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Chris Barrows

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since Dec 31, 2013
6 yrs USN (yes, you can grow on a ship)
4 yrs  USAR (yes, you can grow in a desert)

8 years SCADA/DCIS Tech (Yes you can grow in an electrical substation and remove PCB's)

Many more years bouncing
Western Side Of The Great Oak Savanna
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Recent posts by Chris Barrows

Heard about this on the radio this morning:

Has anyone tried this as a soil amendment?

I would expect a soil pH change, but other than that I can't think of a downside.

I posted this under cob, but it could definately apply to growies as well
3 years ago
My knees and other joints are great.

I work at the local fairgrounds, so I think I'll try running/jogging the bleacher seating of the rodeo arena.
3 years ago
Three miles north of my place, across Black Bear Creek, is the south edge of the Tall Grass Prarie.

The pheasant had been hunted to damn near extinction level during the First Depression (Great Depression)

With the pheasant went the turkey, quail, cotten tail, jack rabbit and white tail deer.

Deer were finally legal to hunt again in 1972 in my county.

I saw one mating pair of pheasant in 2015.

None since, but lots of pheasant  kills by bobcat and coyote.

Invasive or not, I'll take pheasant over pipe liners, frackers, water speculators or tax assessors.
3 years ago
Bow hunting season starts in 44 days.

Wood walking, tracking, rub/scrape spotting is always in vogue this time of year.

Unfortunately, in April I had a bout of pneumonia.

I had been running 7 minute miles (not bad for 47)

I'm down to 8:45

I've been cutting down on coffee, bumping up on teas, lots of pushups (100 on waking and another 100 before bed) high protein, low carb.

I still have lung problems. Still have a deep chest rattle in my lower left lung. Feel like I'm running  about 75-80% of normal.

Since the doctors and hospitals cost me 25% of my last 4 paychecks (with federal government approved health insurance), I have to get myself back into reasonable hunting condition in an affordable manner.

Any ideas on my situation?

3 years ago

From the article:

High rate of reproduction
Pioneer Species (able to colonize areas after they have been disturbed)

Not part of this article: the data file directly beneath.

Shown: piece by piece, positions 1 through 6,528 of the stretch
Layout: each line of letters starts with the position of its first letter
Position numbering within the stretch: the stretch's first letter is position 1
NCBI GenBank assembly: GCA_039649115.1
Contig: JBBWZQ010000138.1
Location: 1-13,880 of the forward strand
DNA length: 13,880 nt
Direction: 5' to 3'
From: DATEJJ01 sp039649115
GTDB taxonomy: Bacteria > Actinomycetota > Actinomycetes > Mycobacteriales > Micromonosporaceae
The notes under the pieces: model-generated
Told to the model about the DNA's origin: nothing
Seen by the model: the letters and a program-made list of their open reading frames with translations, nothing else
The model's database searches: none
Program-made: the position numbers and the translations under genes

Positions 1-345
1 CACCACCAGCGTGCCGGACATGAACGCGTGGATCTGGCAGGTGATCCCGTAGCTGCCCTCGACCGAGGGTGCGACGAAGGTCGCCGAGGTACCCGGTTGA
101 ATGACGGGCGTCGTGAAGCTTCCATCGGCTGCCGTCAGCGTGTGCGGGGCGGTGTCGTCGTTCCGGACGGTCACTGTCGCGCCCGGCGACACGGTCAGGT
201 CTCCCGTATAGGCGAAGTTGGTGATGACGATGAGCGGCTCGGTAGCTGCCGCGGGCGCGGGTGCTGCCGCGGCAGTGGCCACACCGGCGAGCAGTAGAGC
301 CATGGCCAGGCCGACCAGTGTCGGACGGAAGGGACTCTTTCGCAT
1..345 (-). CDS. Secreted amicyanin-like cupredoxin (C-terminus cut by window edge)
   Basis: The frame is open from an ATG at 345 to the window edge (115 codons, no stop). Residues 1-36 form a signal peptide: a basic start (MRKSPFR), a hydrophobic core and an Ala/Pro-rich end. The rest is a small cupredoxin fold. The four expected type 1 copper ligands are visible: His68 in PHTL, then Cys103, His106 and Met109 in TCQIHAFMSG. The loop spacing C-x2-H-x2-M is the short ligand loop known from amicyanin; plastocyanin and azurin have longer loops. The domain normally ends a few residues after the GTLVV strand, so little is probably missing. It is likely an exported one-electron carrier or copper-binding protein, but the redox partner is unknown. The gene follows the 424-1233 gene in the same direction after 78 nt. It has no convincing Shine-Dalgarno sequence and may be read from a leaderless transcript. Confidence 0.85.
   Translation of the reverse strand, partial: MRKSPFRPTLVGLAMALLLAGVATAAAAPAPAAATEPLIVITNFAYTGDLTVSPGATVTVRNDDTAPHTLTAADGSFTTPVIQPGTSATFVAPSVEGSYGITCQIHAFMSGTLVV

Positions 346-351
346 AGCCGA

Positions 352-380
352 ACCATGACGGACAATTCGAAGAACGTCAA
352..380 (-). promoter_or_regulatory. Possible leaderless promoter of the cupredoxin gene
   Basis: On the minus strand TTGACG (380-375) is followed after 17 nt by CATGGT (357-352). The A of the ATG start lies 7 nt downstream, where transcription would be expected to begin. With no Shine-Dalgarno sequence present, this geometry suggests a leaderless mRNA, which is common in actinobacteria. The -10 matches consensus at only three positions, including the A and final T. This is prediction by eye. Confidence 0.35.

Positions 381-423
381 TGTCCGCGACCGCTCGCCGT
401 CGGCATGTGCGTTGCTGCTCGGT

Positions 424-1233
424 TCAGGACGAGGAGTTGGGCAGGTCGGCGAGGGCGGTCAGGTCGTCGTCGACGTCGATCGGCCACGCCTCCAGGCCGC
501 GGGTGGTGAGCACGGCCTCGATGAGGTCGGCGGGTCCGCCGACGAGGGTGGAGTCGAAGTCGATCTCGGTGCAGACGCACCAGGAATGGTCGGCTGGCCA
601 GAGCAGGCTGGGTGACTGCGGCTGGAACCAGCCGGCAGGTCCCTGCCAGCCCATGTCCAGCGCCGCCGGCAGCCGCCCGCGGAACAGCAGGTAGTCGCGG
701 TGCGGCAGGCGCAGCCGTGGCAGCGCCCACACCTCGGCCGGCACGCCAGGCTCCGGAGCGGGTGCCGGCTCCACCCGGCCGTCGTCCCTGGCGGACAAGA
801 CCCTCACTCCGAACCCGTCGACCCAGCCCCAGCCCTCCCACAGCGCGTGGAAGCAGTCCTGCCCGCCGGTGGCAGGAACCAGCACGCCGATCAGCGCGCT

Short generation times
High dispersal rates
Single-parent reproduction
Vegetative or clonal reproduction
High genetic variability
Broad native range / Tolerant of wide range of conditions / Habitat generalist (can live in many different types of habitats)
Abundant in native range
Broad diet
Human commensal (lives in close association with humans)

Damn.... us humans are pretty invasive!
3 years ago
In my dealings with training cattle, mules and hogs to electric fencing, I've found the following process to work well:

Place animals to be trained into a reasonably sized, standard fenced area.

Place a run of electric fence from one side of the standard fence to a point 3/4 of the way across the pen, allowing enough space for the animals to comfortably pass between the end of the electric fence and the standard fence.

Place a water source on one side of the electric fence and a feeder or mineral block on the other.

Put animals in pen for 3-4 days.

They tend to learn fairly quick and I've not had problems  with animals escaping as long as the fence you use to train them is generally the same as what I've used in the field.

3 years ago
Goats generally  consume 2-3 gallons per day.

Sheep generally consume about 4 gallons per day.

The numbers will vary depending on the time of year and the available forage type.

35 gpm should go a long way
3 years ago
I love this idea!

It's coming on to County Fair time and there will be lots to be had for free!

Better to see it get put to use rather than going to a landfill.
As a row cropping guy, I try to plant a tall crop row (corn or sunflowers) about every 3rd or 4th row. I use these crops more for wind, hail and biomass production than for food production.

In my part of oklahoma, the hail generally comes out of the west, much of which is blocked by my eastern red cedar windbreaks.

The area protected from hail is about 3/4 the height of the tree, from my experience.
3 years ago
I repurposed my old deep freezer as a compost/worm bin.

Took out most of the lid seal to prevent the biologics from over heating it when I put too much high nitrogen material in it.

Opened the drain and put a pan under it to catch worm juice.

I empty it out every other year or so, which is a bit of a pain, but it seems to work well for me.
3 years ago